About half way in and Mr Dyckhoff informed us that “how well they transform their junk” is a key part of the competitive shenanigans.  I’m afraid I entered Carry On territory here yet again as, thanks to countless crude and rude American ‘comedies’ (not a fan), I now know that ‘junk’ is a States wide euphemism for your private parts.  I sincerely wish I didn’t know this but, still, it didn’t stop me falling about when Rob and Lucy set about turning their junk into something unusual but very nice.

Mr Dyckhoff, wearing an alarmingly checked shirt, occasionally took time out, in between the design mayhem, to impart his architectural historian’s knowledge re: wattle and daub (mud, cow dung and straw) – should I perhaps chuck some wattle and daub on my Sylvanian houses and really go with some authenticity, since nobody knows which era the Sylvanian Families live in.  Most not-quite-right-in-the-head fans go with the supposed idyll of the 1950’s (in which case the Sylvanians luckily know nothing about atomic bomb tests, the Korean War or the violence of the Civil Rights Movement judging by their carefree existence.)  Maybe I could engineer a tiny nuclear explosion right outside their door and bring them into the not so nice real world.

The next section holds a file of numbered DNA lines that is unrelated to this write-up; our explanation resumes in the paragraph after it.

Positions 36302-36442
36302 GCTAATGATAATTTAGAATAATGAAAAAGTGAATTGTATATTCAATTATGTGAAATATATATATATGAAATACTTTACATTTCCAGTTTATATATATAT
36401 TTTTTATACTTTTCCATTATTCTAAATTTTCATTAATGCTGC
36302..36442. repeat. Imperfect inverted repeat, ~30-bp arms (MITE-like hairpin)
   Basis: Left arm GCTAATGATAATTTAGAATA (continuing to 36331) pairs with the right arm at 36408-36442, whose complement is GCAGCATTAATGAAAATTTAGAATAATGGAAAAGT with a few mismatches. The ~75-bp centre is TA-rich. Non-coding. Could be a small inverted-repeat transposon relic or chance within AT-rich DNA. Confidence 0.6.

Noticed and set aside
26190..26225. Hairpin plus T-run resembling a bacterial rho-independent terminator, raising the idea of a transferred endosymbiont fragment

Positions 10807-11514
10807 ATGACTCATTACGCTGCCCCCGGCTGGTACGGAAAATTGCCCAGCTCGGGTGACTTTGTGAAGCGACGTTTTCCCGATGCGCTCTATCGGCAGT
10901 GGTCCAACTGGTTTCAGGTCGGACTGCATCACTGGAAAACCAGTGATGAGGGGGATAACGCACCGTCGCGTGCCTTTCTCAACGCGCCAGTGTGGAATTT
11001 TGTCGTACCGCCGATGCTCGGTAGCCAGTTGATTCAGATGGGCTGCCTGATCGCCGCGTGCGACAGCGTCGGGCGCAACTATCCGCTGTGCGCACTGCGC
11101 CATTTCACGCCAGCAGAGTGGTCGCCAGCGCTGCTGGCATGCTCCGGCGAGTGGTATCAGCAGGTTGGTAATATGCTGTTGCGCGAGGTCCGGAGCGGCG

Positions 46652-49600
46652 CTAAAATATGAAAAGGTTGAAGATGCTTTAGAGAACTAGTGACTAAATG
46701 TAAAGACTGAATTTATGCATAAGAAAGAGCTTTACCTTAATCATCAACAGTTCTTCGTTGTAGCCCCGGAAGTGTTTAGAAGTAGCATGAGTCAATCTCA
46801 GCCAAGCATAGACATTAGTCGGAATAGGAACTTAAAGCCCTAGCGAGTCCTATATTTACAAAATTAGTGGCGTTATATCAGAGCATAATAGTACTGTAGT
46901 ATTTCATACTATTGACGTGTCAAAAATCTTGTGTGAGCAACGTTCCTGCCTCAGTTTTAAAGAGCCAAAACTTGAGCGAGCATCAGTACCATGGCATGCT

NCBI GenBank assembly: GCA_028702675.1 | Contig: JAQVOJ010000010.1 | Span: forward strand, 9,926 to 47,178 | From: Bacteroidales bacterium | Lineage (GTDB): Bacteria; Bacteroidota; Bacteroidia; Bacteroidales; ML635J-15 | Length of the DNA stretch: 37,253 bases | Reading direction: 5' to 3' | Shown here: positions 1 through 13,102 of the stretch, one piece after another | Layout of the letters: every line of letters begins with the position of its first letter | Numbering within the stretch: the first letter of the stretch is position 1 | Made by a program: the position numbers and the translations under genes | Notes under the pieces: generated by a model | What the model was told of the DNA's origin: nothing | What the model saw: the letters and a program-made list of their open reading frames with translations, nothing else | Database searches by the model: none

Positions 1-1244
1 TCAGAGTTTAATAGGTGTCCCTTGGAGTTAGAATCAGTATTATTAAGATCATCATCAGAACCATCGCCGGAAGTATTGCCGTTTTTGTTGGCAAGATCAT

Mr Dyckhoff also informed us  that 14th century houses were very hi-tech for their day, turning up in ‘medieval flat packs’ ready to build, before introducing us to the wonders of medieval central heating (basically a massive fireplace.)  I don’t want to question Mr Dyckhoff’s academic authority here, but since when does a bit of wood on a hearth constitute central heating?   This is, however, the kind of fascinating historical background stuff that makes these shows really work – if you’re me that is.  The husband can’t be doing with it – preferring the kind of show where things get blown up a lot, knocked down or shot.

Rob’s blue and black Batman nightmarish bedroom (to be fair it was designed for a 7 year old kid) rightly lost out to Lucy’s pale blue, floral and Disneyesque Frozen dream of a bedroom.

Our male expert advised Lucy that ‘less is more’ and that with her Frozen bedroom she had finally reigned in her usually over the top, busy design schemes and created room-based perfection.

I’d advise the frazzled and tearful Lucy to ignore the expert advice.  Just let it go, don’t hold it back anymore and next time throw everything at them.